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Degree Name

MA (Master of Arts)

Program

Psychology

Date of Award

5-2001

Committee Chair or Co-Chairs

Jon B. Ellis

Committee Members

James J. Fox III, Peggy J. Cantrell

Abstract

Previous research has demonstrated that children who have been physically punished exhibit several negative behaviors that continue into adulthood. These negative behaviors include aggressiveness, violence, and depression. Research has also demonstrated that children whose mothers work outside the home for pay were more likely to exhibit signs of depression than children whose mothers stayed at home. The subjects in this study were administered a brief demographic questionnaire that contained questions pertaining to the type of punishment they received both before the age of 7 and after they were 12 years old. There were also questions pertaining to their mothers working outside the home for pay and the type of employment (parttime vs. full-time). Participants were administered the expanded Reasons for Living Inventory (RFL) which assesses reasons people have for not committing suicide. Thus, the independent variables were punishment style (physically punished without explanation, physically punished with explanation, negative verbal punishment, positive verbal punishment, both, or neither) and maternal employment history (mother worked outside the home when you were a child or stayed at home). The dependent variables were the scores on the six sub-scales of the RFL, as well as the Total RFL score. A 2 (Gender) X 2 (Punishment Style) X 2 (Maternal Employment) design with unequal cell sizes was used to test for main effects adn interaction effects on all hypotheses.

It was predicted that subjects who were not physically punished would score higher on the RFL otal score than subjects who were physically punished. In addition, it was predicted that subjects who were not physically punished would report higher scores on the Survival & Coping belief sub-scale of the RFL than subjects who were physically punished. It was predicted that subjects whose nothers did not work outside the home for pay would score higher on the Total RFL score, and subjects whose mothers did not work outside the home for pay would report higher scores on the Survival & Coping belief sub-scale of the RFL. Also, it was predicted that women would score higher than men on the RFL Total score, and women who were not physically punished would score higher on the RFL Total score than men who were physically punished. Finally, it was predicted that women whose mothers did not work outside the home and who were not physically punished would score higher on the RFL Total score.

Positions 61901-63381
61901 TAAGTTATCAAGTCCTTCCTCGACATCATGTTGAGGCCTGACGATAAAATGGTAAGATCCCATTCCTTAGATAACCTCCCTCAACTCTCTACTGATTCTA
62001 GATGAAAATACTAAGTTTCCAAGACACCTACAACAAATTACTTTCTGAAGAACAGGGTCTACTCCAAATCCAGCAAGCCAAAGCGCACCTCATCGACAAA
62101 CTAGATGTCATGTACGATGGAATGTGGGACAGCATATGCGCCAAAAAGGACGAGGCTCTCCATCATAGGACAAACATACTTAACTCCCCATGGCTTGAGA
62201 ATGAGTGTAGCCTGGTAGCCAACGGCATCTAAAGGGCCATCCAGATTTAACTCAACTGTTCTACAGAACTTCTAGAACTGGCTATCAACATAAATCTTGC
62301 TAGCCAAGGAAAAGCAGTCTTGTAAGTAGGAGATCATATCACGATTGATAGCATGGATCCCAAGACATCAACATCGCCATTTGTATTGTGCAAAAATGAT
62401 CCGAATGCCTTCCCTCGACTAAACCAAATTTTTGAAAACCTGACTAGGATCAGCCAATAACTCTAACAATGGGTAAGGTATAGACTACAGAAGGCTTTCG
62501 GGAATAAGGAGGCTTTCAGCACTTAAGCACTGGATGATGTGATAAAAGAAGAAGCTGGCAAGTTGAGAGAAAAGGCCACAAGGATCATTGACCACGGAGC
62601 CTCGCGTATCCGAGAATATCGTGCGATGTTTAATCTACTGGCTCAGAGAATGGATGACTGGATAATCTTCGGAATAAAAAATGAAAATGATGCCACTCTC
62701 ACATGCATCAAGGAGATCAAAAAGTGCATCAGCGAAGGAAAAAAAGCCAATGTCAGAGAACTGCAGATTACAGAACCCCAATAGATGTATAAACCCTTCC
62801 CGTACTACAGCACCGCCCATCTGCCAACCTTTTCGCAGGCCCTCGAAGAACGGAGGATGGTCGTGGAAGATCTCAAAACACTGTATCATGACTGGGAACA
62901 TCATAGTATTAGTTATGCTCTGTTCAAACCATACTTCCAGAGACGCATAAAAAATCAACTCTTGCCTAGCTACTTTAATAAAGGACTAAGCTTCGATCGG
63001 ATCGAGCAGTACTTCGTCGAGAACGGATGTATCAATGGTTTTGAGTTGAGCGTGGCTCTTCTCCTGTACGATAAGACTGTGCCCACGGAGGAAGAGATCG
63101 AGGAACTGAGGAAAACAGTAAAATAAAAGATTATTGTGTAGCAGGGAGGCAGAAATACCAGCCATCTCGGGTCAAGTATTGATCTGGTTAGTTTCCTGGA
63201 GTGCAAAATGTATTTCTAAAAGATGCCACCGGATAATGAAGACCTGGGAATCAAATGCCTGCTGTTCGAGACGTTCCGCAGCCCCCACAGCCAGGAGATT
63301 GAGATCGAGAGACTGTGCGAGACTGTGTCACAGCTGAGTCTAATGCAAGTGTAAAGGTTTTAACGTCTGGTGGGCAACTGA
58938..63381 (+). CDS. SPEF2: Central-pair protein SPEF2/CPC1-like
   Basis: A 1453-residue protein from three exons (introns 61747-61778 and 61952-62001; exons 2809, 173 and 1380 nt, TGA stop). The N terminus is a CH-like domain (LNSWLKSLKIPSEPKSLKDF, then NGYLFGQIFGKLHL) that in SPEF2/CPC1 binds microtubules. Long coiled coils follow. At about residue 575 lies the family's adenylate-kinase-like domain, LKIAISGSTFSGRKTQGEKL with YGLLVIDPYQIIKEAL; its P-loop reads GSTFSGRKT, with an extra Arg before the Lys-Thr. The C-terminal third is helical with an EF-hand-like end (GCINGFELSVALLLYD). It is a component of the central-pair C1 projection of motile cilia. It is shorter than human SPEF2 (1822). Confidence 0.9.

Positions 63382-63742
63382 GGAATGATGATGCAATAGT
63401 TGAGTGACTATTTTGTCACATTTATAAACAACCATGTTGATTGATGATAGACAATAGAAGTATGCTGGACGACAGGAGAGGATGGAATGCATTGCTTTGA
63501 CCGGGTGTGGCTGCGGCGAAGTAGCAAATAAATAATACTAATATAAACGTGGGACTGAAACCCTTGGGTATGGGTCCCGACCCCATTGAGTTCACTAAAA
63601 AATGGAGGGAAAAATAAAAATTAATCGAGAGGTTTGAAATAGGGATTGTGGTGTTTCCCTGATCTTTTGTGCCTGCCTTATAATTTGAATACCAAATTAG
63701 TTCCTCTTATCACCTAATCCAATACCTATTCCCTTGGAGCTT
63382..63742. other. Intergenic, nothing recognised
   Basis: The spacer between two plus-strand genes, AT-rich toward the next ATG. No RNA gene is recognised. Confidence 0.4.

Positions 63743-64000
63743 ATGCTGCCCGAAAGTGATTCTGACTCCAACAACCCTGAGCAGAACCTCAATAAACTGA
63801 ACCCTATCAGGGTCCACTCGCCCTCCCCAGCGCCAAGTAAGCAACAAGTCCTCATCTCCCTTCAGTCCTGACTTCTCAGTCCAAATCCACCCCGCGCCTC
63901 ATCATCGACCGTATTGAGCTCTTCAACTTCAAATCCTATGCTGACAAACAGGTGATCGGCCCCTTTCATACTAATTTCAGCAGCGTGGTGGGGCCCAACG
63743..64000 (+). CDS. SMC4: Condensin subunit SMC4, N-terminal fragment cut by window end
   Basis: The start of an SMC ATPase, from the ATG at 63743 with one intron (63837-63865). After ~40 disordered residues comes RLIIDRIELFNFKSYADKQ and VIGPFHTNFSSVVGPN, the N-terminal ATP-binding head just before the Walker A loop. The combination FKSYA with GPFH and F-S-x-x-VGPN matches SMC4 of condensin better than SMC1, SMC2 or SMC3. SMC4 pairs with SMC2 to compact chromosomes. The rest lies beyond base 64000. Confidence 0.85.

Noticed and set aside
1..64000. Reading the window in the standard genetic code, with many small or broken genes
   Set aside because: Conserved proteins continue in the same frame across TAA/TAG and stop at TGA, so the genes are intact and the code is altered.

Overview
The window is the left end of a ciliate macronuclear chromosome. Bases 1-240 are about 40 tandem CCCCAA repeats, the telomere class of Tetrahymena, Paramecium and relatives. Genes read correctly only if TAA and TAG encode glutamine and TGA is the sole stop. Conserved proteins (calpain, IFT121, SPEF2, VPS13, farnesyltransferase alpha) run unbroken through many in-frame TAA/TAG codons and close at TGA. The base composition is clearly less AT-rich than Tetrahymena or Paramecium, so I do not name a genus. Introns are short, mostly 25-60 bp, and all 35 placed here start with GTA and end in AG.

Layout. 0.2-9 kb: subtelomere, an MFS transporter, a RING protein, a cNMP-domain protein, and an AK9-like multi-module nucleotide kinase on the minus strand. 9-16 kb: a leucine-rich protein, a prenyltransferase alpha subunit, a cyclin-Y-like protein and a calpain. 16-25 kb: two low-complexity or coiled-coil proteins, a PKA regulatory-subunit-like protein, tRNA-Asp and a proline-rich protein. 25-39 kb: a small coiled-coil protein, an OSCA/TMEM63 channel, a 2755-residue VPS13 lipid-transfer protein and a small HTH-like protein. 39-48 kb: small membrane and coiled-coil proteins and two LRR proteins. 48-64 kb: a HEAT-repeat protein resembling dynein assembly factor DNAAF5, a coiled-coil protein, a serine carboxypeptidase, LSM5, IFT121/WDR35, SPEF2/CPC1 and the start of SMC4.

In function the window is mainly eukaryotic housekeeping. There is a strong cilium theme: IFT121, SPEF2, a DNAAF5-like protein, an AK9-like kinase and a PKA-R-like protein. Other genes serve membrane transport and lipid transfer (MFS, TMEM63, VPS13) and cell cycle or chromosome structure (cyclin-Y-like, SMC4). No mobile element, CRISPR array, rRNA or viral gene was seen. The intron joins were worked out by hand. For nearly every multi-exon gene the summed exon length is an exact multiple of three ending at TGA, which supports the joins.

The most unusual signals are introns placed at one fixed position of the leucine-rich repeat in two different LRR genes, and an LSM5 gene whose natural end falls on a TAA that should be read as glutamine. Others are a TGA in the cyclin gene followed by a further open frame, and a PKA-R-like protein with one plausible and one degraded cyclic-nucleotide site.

Participants included 203 individuals (87 male, 116 women). Sixty-three percent of subjects received care from both of their parents, and 83% of subjects' caregivers were married. Subjects were enrolled in undergraduate and graduate level psychology classes at a southeastern university.

Only one hypothesis was confirmed in this study. Women did score higher than men on the RFL Total score. Several, non-hypothesized results were found that may also be significant. An overwhelming 74% of women worked after their child was born, as reported by the subjects.

Half of the women went back to work right after their child was born. Also, most subjects were both physically and verbally punished before they were 7 years old. Eighty-four percent of subjects reported being punished after they were 12, with 20% of those being punished both physically and verbally.

In summary, the data suggest that many factors related to punishment style and use need to be examined. Subjects often reported negative verbal punishment that included being yelled at or called derogatory names. The psychological effects of punishment have long been a debated topic. Also, in society today, many women are opting to return to the work force. The possible effects of this trend need to be examined. This study attempted to examine only a small portion of the population. Future research should include a broader subject range and should attempt to uncover any possible factors in children's environments that may lead to the aggressive and violent tendencies we are seeing in the media.

Document Type

Thesis - Campus Only

Copyright

Copyright by the authors.

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